They provide lower activation energy by either breaking the bonds of the reactant materials so that the activation energy decreases or makes them come closer together so they can collide together and react more frequently.  Concentration & Pressure- Concentration increases the rate of reaction because if you increase the concentration you increase the number of reactant particles that could collide in a given area, so there would be more collision occurring. The same thing happens in pressure, you increase the amount of reactant particles in a given space so there are more collisions likely to happen.

Surface area- You can increase surface area by making solids into powders by crushing or grinding them, this allow more of the other reactant particles to react with powdered reactant particles because there would be more area for the other reactant to attack, but if the reactant was a solid the other reactant could only attack the other layer, slowly working its way through it, so by increasing the surface area you increase the rate of reaction! You can work out rate of reaction by either doing amount of product produced divide by time or 1000/time to give you the rate of reaction per 1000th.

Preliminary write up List of apparatus:  0-100 ml Measuring cylinder – we used this to measure how much carbon dioxide was produced.  Burette (replaced the measuring cylinder) – we used this to measure how much carbon dioxide was produced.  Pipette – we used a pipette to put hydrochloric acid into the 10ml measuring cylinder because it helped us put the hydrochloric acid exactly to the 10 ml.  0-10 ml measuring cylinder – we used this because it eliminated any chances of us putting anything higher than ten ml because the range of the measuring cylinder only went up to 10ml.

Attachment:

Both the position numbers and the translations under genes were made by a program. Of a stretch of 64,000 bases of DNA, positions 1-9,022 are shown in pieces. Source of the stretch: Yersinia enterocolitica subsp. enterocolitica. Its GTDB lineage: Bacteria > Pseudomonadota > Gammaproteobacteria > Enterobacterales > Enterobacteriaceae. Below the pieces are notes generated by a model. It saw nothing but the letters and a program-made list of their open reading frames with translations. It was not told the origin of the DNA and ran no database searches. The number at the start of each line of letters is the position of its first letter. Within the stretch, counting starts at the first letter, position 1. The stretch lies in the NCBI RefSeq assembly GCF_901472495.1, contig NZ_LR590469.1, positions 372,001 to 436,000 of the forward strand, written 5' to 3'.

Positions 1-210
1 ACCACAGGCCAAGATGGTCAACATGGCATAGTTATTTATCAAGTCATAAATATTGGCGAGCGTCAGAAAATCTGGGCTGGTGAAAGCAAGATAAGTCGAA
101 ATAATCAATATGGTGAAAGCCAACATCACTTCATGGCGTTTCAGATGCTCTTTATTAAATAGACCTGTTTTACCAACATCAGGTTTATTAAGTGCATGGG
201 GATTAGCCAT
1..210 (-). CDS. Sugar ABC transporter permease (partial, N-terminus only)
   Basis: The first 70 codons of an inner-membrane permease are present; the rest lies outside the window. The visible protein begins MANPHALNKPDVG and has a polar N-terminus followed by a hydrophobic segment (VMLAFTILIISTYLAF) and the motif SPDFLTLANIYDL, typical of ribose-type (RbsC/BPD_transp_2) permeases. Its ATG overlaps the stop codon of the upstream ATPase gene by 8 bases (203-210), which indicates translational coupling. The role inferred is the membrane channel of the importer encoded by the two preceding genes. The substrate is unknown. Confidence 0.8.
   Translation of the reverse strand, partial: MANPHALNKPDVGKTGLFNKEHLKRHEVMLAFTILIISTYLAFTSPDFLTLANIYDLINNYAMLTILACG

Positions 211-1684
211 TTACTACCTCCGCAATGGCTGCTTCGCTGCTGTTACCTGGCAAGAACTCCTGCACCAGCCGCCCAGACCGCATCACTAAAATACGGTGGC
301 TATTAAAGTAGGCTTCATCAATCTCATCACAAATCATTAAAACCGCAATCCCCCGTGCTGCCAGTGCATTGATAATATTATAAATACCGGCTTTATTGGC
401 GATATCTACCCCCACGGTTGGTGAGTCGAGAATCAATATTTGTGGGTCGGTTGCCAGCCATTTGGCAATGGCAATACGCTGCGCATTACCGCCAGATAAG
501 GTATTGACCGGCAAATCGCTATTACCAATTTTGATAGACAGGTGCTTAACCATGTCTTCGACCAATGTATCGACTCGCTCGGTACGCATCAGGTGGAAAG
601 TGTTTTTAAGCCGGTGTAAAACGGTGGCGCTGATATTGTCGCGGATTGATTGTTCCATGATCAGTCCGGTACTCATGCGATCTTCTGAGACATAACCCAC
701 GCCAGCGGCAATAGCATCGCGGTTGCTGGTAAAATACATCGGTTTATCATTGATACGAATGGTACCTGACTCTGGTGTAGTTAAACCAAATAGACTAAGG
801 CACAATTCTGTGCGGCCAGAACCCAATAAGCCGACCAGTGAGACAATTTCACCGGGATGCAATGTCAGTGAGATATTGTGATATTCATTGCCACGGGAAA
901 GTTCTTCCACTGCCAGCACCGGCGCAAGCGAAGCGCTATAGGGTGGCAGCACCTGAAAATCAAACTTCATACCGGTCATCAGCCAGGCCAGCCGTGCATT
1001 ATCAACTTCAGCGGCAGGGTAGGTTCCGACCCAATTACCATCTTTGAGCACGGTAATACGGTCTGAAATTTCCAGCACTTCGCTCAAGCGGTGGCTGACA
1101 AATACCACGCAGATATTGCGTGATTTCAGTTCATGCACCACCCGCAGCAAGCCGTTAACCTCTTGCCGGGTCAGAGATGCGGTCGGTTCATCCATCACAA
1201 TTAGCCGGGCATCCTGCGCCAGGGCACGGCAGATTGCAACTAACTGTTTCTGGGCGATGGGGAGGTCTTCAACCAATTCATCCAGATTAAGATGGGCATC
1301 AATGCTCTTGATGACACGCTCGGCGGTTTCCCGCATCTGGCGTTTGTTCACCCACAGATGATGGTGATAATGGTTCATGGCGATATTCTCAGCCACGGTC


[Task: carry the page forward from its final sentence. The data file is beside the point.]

Spatula – we used this to put the powdered marble into the weighing boat Scale – we used this to weigh the powdered marble Weighing boats – we used this to put the powdered marble into and weigh it on the scale. Chronicle flask with delivery tube – we used this to put the powdered marble and hydrochloric in, the delivery tube carried the gas produced to the measuring cylinder/burette. Buckler flask with an attached delivery tube. ( replaced the chronicle flask) – We used this to put the powdered marble and hydrochloric acid in; the delivery tube carried the gas produced to the measuring cylinder/burette.

Bowl – we put water in here to stop the water in the measuring cylinder/ burette from escaping.  Clamp – we used this to keep the measuring cylinder/burette in place  Stop watch – we used this to time the reaction.  Thermometer – used this to measure the solution before and after the experiment because we couldn’t control the temperature. Method 1. We started off by washing out the chronicle flask with distilled water (which was later on replaced by a buckler flask with an attached delivery tube) 2. Weighed out 0. 5 grams of marble on a scale.

We put a weighing boat on the scale then tarred it; we then used a spatula to put marble powder onto the weighing boat. We made sure that it was 0. 5 exact, if there was too much we removed some of the marble powder and if there wasn’t enough we put more powder in until it was 0. 5 grams. 3. We made our concentrations (for 0. 25 m we put 7. 5 ml of water and 2. 5 ml of 1m hydrochloric acid in the 10ml measuring cylinder, for 0. 5m we put 5 ml of water and 5ml of 1m hydrochloric acid in the 10ml measuring cylinder, for 0. 75m we put 2. 5 ml of water and 7. 5 ml of 1m hydrochloric acid in the 10ml measuring cylinder, for 1.25m we put 3. 75ml of water and 6. 25ml of hydrochloric acid into the 10ml measuring cylinder. )